The bad news: I hit age 80 in August. The good news: 80 is the new 79.
Since this is the Target Marketer of the Year issue, let’s reflect on the great marketers of all time. Luckily, I had some grand mentors who pounded the rules into my head and talked me back from the edge.
Here are the mentors I wish I had. To this day I continue to read their work and marvel how their marketing philosophy, smarts and rules of the road apply directly to the data-mania environment of today.
Claude C. Hopkins (1866-1932)
Author of “Scientific Advertising” and “My Life in Advertising” (both free online), many of Hopkins’ words are hard-wired into my DNA. A sampling:
“The right offer should be so attractive only a lunatic would say no.”
“Cheapness is not a strong appeal. Americans are extravagant. They want bargains, but not cheapness. They want to feel that they can afford to eat and have and wear the best. Treat them as though they could not and they resent your attitude.”
John Caples (1900-1990)
Creative director of BBDO, author of “Making Ads Pay” and “Tested Advertising Methods,” and creator of the great “They Laughed When I Sat Down at the Piano” ad.
“What good is all the painstaking work on copy if the headline isn’t right? If the headline doesn’t stop people, the copy might as well be written in Greek.”
“Avoid ‘hard-to-grasp’ headlines that require thought and are not clear at first glance.”
“If you have news, such as a new product or a new use for an old product, be sure to get that news into your headline in a big way.”
Maxwell Sackheim (1890-1982)
Co-founder of Book-of-the-Month Club, author of “Billion Dollar Marketing: Concept and Applications” and wrote the most successful space ad in history: “Do You Make These Mistakes in English?”
“The most important order you get from a customer is the second order.”
“Make it easier to say yes than say no.”
“Give the reader a chance to make a deal with you — not tomorrow or next week, but RIGHT AWAY.”
David Ogilvy (1911-1999)
My opinion: the greatest marketer of the 20th century. Author of “Ogilvy on Advertising” and “Confessions of an Advertising Man.” He invented the Man in the Hathaway shirt (with an eye patch) and the bearded Commander Whitehead, spokesman for Schweppes tonic water.
“The wickedest of all sins is to run an advertisement without a headline.”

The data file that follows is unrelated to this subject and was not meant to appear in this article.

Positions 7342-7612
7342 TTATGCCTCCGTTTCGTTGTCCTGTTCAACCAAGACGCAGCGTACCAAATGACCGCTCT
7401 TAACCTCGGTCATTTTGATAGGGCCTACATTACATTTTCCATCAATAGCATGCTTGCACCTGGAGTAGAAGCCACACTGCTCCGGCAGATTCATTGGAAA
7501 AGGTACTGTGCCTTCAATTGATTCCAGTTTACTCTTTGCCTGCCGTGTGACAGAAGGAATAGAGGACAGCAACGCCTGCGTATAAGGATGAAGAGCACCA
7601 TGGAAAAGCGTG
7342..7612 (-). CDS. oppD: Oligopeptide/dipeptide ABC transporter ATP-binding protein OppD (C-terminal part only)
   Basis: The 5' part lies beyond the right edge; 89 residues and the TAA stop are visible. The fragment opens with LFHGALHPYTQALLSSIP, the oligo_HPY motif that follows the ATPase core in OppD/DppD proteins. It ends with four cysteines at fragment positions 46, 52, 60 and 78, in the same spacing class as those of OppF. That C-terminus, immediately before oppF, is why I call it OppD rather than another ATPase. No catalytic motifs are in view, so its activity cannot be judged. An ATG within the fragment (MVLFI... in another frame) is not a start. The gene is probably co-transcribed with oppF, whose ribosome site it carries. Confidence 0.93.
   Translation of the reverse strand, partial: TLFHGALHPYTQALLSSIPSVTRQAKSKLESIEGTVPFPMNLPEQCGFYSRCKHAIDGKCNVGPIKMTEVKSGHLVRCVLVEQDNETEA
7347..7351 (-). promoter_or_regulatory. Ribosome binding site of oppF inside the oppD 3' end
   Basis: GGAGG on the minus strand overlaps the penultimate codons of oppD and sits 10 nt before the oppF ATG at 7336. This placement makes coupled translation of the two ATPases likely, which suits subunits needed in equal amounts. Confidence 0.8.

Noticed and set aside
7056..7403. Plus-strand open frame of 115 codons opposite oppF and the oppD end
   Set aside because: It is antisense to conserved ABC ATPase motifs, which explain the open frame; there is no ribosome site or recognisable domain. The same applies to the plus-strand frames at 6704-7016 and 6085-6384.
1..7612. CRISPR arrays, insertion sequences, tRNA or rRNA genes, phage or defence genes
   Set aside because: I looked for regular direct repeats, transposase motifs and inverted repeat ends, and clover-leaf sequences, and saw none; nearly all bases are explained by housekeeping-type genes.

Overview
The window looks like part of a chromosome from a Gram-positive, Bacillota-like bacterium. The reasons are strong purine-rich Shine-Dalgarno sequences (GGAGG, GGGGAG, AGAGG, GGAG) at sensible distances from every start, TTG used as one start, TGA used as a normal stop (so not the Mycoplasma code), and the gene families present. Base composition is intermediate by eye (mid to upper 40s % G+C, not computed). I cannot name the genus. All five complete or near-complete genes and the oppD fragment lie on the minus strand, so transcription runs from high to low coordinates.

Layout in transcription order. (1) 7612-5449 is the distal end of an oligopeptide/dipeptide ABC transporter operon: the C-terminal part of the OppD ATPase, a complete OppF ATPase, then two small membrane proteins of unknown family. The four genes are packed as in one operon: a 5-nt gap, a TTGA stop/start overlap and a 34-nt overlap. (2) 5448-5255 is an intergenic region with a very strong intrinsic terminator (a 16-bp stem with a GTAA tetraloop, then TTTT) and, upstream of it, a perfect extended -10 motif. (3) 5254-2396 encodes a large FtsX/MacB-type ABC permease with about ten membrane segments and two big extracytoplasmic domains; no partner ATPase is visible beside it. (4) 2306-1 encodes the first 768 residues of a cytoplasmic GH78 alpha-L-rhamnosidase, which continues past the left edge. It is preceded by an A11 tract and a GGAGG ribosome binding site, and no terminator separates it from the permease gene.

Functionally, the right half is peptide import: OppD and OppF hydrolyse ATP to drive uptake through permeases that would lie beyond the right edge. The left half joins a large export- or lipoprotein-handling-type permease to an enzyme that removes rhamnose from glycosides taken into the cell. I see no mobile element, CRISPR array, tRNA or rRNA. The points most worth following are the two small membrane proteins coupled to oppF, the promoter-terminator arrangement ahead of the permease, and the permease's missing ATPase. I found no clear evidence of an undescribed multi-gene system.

“Unless your campaign is built around a great idea, it will flop.”
“You cannot bore people into buying.”
“The consumer isn’t a moron; she is your wife. You insult her intelligence if you assume that a mere slogan and a few vapid adjectives will persuade her to buy anything. She wants all the information you can give her!”
“You should try to charm the consumer into buying your product. This doesn’t mean that your advertisements should be cute or comic. People don’t buy from clowns.”
Richard V. (Dick) Benson (1922-1996)
Author of “Secrets of Successful Direct Mail,” co-founder of American Heritage, founder of Benson-Stagg agency and the Benson Organization, entrepreneur, and consultant par excellence.
“A special discount to customers — as opposed to outsiders — will increase response by more than the discount.”
“FREE is a magic word.”
“Letters should look and feel like letters.”
“A premium is a bribe to say ‘Yes’ now.”
“Think of alternate media — co-ops and FSIs — as short-copy media.”
“Tokens or stickers always improve results.”
“A follow-up mailing dropped two weeks after the first mailing will pull 50 percent of the original response.”
Lester Wunderman (b. 1920)
Author of “Being Direct,” founder of the world’s largest direct marketing agency that bears his name, and the first to identify, name and define “direct marketing.”
“I got the sense that advertising ought to be totally accountable. If people were going to spend money on it, they ought to know what effect the expense was having.”
“What we have today are two-way technologies. We’re in the death-knell of one-way conversations and the birth of the dialog system of marketing. The secret of the future is to listen to the customer, not to talk to him.”
“Advertising has always been capable of eliciting a response — but only in the nature of direct marketing do we find the potential for responsiveness.”
Note: After 23 years with Target Marketing, this is my final Famous Last Words column. Thank you for reading me. I would love to keep in touch with you: I’m at email@example.com and 215-627-9103 rings on my desk.